Thursday, May 22, 2014

Big plans for the future

The Spider Crab is going to be a fantastic machine. And the great news about it is that I am 99% sure it's going to work!  BUT... I've been doing a lot of thinking about this disabled buggying... and I don't think it ends with the Spider Crab. In fact I am pretty darn sure it won't end with the Spider Crab.

I have been working on a design that I could pilot on my own.  This will be a huge accomplishment if I can pull it off.

 There are two main things that need to be done in order to pilot a kite buggy. The first is flying the kite, the second is steering. An able-bodied person flies a kite with their arms and steers with their feet. My  particular disability has rendered my legs useless which is why I made the Spider Crab a two-seater. With this design, one or two people would fly the kite(s) and one person would steer. It is going to be a fantastic toy and training platform and I can't wait to use it and share it with others.

 I thought a long time about how I would steer a single person buggy without my legs. The signal needed to control a servo for steering needs to be two ways and also analog, meaning it's not just on or off but everything between on or off also.

 My first thought was a bite sensor. I talked with engineers who proposed voice recognition and monitoring brain activity as potential ways to steer a buggy. I finally decided on a way that's been used by quadriplegics for years... sip and puff.  Sip and puff is just a nice way to say suck and blow into a tube. It's two directional, analog, and it's isolated from the movement of my arms.  Best of all it's a tried-and-true system. I think it's going to work GREAT.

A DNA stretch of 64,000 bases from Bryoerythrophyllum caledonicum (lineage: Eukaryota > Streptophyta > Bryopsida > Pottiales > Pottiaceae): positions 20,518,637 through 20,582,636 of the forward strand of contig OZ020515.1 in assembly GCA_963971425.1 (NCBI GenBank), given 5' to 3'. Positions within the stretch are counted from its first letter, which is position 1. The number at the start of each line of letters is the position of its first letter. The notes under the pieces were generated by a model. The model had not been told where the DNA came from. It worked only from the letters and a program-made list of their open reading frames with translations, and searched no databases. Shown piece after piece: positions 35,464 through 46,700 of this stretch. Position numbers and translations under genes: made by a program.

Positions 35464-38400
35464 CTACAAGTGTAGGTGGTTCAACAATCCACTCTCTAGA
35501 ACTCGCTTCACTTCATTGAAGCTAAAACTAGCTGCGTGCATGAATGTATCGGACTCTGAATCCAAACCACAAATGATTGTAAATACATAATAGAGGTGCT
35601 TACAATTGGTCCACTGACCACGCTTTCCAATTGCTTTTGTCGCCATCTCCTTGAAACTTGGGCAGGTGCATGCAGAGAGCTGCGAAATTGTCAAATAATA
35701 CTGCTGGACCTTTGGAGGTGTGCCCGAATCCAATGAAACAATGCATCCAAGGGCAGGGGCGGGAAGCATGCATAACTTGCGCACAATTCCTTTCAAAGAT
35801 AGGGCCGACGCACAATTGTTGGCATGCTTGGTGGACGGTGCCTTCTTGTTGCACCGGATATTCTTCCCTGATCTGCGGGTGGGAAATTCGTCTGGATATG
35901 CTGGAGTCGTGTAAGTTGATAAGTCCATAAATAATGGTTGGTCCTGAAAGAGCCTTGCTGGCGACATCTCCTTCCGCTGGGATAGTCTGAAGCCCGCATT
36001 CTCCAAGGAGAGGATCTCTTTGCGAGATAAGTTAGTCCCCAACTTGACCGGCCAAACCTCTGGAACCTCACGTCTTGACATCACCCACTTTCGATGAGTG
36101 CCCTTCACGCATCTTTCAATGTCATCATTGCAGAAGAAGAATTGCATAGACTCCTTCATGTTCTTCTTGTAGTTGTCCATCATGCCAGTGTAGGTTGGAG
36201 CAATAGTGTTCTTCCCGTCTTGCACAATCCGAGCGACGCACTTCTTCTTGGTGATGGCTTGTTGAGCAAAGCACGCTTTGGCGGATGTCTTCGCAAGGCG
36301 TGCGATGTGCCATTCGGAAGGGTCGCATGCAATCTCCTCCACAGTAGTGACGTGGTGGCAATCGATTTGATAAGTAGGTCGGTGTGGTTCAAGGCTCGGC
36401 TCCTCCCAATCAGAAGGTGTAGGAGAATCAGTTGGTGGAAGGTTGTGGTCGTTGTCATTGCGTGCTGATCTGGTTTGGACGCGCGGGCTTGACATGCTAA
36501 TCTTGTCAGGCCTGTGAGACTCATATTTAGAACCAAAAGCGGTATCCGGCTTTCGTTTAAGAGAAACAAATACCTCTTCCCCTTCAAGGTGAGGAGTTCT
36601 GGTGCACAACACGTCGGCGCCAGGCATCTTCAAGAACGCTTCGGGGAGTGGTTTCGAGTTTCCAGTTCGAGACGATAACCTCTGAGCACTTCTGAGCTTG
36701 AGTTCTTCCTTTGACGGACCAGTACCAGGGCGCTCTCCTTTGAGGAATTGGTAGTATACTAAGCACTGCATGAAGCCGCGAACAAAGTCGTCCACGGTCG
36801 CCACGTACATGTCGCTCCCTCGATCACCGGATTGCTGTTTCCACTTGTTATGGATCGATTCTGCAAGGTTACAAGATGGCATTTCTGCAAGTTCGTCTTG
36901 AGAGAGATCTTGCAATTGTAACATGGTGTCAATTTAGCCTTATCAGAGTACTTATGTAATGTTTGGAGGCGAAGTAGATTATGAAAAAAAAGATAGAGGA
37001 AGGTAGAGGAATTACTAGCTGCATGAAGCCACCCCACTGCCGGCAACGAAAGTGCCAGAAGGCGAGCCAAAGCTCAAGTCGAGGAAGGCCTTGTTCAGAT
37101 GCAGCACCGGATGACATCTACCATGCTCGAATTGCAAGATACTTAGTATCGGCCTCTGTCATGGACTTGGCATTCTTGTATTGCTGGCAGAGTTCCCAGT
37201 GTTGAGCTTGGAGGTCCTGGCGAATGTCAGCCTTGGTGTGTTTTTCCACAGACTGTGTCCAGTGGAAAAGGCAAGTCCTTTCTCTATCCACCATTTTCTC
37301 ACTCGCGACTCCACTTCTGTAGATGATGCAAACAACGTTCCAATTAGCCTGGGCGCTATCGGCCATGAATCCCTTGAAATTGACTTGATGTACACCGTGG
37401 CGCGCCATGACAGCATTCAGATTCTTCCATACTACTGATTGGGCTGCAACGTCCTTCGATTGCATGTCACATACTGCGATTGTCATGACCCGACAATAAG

Not only will this new single seater kite buggy be a first in the disabled world, I am hoping it will prove to be a superior design to traditional crab buggies as well. By utilizing a reverse crab layout and by moving heavy components to the rear of the buggy, I was able to move the center of gravity of the entire vehicle to just behind the attachment point of the kite.  By doing this the worst feature of the traditional crab buggy design was eliminated, the tendency of the buggy to flip over forward in the event of a strong pull from the kite. The buggy will also handle better as the center of gravity and the attachment point of the kite are much closer to the center of the two steering wheels.

There are many other aspects of the design that I like a lot but I will save those points for a different post. In the meantime...  The Solo Crab:







2 comments:

  1. DUDE! Haven't seen anything in a while! These renders look awesome!!!!

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  2. Thanks dude, its the clouds that really set it off IMO.

    ReplyDelete